Recording music and selling it is one way to make revenue as an artist, but how do you generate income outside of that? Veteran industry executive Kevin Liles explains just that in the fifth installment of P&P Pro Tips, where insiders, artists and producers offer advice on how to navigate the uncertain waters of the music business.
Liles, who currently serves as CEO of 300 Entertainment and has held top executive posts at Def Jam, Island Def Jam, and Warner Music Group, points to two outlets for monetization: licensing and brand partnerships. “We can spend some time talking about licensing. I had a young lady named Meg Mac from Australia and there was a TV show called Girls and her sales went up 42 percent after her record was played,” he says, referring to the 300 signee.
James Blunt, another musician that came to rise under his purview at Warner, got a huge boost after Hilton used his hit “You’re Beautiful” in a commercial. “The whole world started singing ‘You’re Beautiful,’” he recalls. “I hope Hilton got more hotel rooms sold and more recognition out of it, but I think it was a great partnership. To me, there are a lot of artists that break through licensing their music in TV shows to actual car advertisements. I love it. It’s part of the ecosystem and the business model that an artist can get set up from that.”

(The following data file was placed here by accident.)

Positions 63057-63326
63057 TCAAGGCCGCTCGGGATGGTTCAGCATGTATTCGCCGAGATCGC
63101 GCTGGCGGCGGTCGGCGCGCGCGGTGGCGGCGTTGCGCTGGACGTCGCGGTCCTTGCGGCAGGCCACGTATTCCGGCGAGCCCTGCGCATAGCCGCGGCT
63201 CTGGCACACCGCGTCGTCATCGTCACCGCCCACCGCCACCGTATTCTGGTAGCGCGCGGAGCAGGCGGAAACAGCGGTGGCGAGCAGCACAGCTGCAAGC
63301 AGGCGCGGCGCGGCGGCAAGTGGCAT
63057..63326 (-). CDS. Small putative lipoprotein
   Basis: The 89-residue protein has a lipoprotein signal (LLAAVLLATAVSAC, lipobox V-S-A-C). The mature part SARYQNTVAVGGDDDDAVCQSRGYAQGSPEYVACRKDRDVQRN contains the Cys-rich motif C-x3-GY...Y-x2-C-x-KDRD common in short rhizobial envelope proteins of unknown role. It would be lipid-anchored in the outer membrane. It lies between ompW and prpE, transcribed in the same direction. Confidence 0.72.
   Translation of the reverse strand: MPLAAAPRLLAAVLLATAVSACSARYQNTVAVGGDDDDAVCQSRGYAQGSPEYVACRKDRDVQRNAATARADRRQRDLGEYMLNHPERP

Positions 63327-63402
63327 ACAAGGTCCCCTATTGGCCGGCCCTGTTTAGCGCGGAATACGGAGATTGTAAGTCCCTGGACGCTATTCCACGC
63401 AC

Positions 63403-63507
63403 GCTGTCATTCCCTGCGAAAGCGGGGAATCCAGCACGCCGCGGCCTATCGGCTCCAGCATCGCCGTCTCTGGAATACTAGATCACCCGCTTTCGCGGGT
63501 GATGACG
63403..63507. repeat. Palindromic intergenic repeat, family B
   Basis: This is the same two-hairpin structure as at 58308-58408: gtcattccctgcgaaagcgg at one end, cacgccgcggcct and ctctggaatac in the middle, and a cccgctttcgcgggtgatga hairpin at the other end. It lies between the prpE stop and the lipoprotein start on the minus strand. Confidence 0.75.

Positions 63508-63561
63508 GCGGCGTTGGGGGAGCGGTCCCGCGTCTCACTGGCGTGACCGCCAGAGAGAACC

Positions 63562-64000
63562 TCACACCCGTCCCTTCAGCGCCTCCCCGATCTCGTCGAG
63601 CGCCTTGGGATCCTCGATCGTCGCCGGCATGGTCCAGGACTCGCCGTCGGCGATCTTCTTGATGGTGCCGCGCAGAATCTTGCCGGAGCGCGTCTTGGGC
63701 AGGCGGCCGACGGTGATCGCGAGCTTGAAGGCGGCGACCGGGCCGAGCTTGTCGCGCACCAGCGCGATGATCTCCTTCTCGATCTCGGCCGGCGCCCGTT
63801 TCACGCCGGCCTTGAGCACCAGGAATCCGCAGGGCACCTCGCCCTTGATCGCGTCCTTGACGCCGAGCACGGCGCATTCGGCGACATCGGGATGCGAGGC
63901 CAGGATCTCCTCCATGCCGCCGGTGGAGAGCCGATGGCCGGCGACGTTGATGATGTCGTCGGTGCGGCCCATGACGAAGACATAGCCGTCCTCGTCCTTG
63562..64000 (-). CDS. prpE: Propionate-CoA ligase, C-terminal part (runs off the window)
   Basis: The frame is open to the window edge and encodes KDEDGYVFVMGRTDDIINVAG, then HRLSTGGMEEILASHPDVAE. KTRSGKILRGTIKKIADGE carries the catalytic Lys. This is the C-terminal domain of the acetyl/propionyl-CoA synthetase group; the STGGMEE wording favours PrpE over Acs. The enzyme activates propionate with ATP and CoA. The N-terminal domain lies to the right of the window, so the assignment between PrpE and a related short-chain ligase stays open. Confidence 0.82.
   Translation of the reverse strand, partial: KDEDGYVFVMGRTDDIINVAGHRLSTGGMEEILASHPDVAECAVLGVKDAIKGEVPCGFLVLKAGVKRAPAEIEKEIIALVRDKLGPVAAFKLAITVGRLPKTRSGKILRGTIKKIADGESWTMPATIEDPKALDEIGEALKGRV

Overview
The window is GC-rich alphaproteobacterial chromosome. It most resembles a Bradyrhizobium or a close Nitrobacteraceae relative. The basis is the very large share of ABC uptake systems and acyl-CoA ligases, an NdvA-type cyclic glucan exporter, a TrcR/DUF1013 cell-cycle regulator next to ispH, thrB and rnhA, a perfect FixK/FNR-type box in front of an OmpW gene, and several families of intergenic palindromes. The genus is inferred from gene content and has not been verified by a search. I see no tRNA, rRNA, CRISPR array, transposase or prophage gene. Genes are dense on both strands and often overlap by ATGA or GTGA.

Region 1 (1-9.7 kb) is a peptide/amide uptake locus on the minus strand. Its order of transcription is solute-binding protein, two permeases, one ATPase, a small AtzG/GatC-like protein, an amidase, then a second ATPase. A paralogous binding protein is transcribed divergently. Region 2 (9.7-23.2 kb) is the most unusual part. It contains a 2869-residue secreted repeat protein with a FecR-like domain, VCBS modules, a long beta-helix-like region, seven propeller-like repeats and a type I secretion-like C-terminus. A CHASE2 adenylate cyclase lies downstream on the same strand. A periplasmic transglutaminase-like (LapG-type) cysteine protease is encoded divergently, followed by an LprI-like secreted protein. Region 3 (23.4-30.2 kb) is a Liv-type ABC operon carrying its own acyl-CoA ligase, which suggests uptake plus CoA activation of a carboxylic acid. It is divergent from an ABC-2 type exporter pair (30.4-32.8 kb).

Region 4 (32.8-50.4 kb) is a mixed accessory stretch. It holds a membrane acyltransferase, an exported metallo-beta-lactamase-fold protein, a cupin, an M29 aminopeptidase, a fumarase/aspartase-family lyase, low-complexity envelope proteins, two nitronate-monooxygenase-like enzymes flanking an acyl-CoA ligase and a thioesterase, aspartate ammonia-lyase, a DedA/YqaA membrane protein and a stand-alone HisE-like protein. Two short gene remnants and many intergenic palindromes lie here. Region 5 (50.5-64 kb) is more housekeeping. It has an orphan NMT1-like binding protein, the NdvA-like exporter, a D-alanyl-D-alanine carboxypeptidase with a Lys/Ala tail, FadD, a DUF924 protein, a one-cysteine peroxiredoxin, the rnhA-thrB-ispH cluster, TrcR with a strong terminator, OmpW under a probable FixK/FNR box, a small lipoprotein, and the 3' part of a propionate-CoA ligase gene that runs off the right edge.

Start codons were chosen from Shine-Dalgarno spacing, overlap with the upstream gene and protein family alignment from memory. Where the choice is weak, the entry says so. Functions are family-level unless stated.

But beyond that, brand partnerships can be especially lucrative for artists. At first, Liles explains, brands didn’t want anything to do with hip-hop up—until Adidas made a groundbreaking $1.6 million deal with Run D.M.C. after the group released its single “My Adidas” in 1986. “When you talk about brand partnerships, I’ve got to seen it from when they said they didn’t want us involved to now,” he says. “To me, it’s about making sure the brand affinity is there when you make that kind of partnership. I don’t believe everything has to be for free. I believe you have to have the right business model and sometimes you have to give a little to gain a lot. But there’s a success in the process of monetization because you should value your art.”
Watch the fifth installment of P&P Pro Tips below.